Reducing hypertension in the elderly leads to a significant reduction in the incidence of stroke
The AT1-receptor blocker Atacand® significantly reduces the incidence of non-fatal strokes in elderly patients with mild hypertension while maintaining cognitive function (Prague, 27 June 2002) -- Results from the SCOPE* study, examining the effect of antihypertensive treatment in elderly patients with mild hypertension, are presented for the first time today at the joint meeting of the International Society of Hypertension and the European Society of Hypertension, Prague.
These results show a significant 28% risk reduction (p=0.041) in non-fatal strokes in elderly people with mild hypertension -- an often untreated group -- when treated with the AT1-receptor blocker Atacand® (candesartan cilexetil), compared to the control group.
SCOPE also reported a non-significant trend to reduced risk (11% risk reduction; p= 0.19) in the Atacand® treatment group, of major CV events; defined as a combined endpoint of cardiovascular death, non-fatal myocardial infarction and non-fatal stroke. Lowering blood pressure was associated with maintained cognitive function, as measured by the MMSE (Mini Mental State Examination). There was no significant difference in the risk of heart attacks or cardiovascular death between treatment groups.
"SCOPE is a unique study," explains Professor Lennart Hansson, co-chair of the SCOPE Steering Committee. "It shows for the first time that treating mild hypertension in elderly people may have benefits on two counts. Reducing blood pressure with Atacand® offers real clinical benefits by significantly cutting people's risk of a non-fatal stroke."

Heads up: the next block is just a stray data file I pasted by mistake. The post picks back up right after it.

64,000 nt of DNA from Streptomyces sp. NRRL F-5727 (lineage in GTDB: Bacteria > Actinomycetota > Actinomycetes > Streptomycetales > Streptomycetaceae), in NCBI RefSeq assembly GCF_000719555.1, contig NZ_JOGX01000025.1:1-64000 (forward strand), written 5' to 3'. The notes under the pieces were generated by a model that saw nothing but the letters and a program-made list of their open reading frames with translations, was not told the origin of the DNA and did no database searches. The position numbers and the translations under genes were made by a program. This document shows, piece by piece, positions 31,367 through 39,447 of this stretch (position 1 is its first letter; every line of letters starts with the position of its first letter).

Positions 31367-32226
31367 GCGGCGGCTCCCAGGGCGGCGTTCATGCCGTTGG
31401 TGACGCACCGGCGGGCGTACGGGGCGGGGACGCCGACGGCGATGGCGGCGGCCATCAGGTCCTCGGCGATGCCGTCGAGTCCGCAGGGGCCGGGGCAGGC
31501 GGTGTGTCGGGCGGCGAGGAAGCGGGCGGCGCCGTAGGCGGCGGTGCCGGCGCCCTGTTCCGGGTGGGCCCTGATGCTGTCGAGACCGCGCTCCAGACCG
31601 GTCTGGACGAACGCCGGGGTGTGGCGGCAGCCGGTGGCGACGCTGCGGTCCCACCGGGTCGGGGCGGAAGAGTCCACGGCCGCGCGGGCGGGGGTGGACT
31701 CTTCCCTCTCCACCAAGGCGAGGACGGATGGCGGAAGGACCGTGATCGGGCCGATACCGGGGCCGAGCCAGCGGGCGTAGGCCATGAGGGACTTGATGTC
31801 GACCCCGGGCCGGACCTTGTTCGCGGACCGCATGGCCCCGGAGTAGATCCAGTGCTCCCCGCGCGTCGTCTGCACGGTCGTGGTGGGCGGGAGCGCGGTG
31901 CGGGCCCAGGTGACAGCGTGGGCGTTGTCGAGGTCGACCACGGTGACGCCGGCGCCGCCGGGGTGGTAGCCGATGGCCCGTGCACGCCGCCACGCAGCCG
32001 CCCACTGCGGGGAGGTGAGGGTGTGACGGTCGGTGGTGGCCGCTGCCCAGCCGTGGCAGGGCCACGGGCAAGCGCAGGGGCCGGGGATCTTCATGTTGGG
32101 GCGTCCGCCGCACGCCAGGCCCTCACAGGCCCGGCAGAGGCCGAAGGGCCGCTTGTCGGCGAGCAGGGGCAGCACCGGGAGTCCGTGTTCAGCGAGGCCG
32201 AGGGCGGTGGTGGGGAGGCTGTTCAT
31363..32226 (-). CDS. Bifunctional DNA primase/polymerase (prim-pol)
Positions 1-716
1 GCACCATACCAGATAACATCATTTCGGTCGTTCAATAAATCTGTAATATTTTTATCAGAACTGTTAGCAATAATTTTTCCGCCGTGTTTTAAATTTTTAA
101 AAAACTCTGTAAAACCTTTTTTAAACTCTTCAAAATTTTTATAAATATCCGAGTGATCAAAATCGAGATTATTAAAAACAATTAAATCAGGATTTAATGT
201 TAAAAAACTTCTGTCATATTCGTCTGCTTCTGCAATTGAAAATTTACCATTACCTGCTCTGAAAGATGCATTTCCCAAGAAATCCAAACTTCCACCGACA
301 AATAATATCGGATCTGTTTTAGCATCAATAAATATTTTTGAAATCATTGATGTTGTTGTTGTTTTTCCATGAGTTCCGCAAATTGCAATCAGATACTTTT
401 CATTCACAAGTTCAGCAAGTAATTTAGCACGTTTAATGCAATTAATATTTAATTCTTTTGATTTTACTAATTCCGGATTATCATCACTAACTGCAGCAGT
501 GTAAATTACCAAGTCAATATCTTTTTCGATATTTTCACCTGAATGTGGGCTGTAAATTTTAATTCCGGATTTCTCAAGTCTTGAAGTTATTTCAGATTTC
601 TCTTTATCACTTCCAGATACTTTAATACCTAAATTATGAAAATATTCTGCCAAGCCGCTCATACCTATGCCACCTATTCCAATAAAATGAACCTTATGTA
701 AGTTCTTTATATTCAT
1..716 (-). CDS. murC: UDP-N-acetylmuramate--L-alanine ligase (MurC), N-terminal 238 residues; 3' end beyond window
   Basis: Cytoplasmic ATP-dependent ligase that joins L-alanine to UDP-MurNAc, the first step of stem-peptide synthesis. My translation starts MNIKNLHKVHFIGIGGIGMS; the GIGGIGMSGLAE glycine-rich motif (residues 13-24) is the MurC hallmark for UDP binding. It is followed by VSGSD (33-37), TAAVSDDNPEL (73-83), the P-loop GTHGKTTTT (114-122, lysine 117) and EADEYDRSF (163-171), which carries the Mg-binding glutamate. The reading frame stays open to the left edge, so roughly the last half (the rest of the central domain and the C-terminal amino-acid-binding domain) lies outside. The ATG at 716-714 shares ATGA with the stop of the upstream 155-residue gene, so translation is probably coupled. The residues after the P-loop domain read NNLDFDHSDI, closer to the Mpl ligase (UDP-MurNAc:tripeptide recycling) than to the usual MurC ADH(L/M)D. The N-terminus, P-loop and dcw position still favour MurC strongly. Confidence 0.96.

"Importantly and perhaps contrary to current beliefs, SCOPE also shows that reducing blood pressure does not increase the risk of cognitive decline or the development of dementia in elderly people", continues Professor Hans Lithell. "These results have important implications for how we currently view and treat elderly patients with mild hypertension."
Interestingly, in addition to the positive effect on stroke, Atacand® also demonstrated a beneficial trend in onset of new diabetes (20% risk reduction ; p=0.083).
Hypertension, or high blood pressure, is the most common cardiovascular disorder. The World Health Organization estimates that there are nearly 691 million people throughout the world with hypertensive disease. The prevalence of high blood pressure (the number of people with the condition at any one time) is reported to be about 20 per cent of adult populations around the worldi. This figure is considerably higher in elderly people, and a prevalence of more than 50% has been reported.
SCOPE results are based on a randomised, double-blind, study in 15 countries to evaluate the effects of the AT1 -receptor blocker, Atacand® (candesartan cilexetil), on the clinical outcomes of 4,937 elderly patients (aged 70-89, average 76 years) with mild hypertension -- typical of those found in everyday practice.
Atacand® has an established track record in blood pressure reduction with proven efficacy and placebo-like tolerability. Atacand® has accumulated some 4.2 million patient years of clinical experience. Previous studies have shown Atacand®'s efficacy in the treatment of hypertension - with studies showing superior efficacy to losartan, valsartan, hydrochlorothiazide and enalapril and equivalent efficacy to amlodipine. Atacand® also has placebo-like tolerability and is effective and well tolerated in elderly patients.
"We are pleased to have been able to sponsor such an innovative study," comments Dr Hamish Cameron, Vice-President and Head of Cardiovascular Therapy Area at AstraZeneca, the sole sponsors of SCOPE. "AstraZeneca is committed to cardiovascular medicine and are constantly striving to develop innovative therapeutic solutions and reduce the impact of cardiovascular disease."
* The Study on Cognition and Prognosis in the Elderly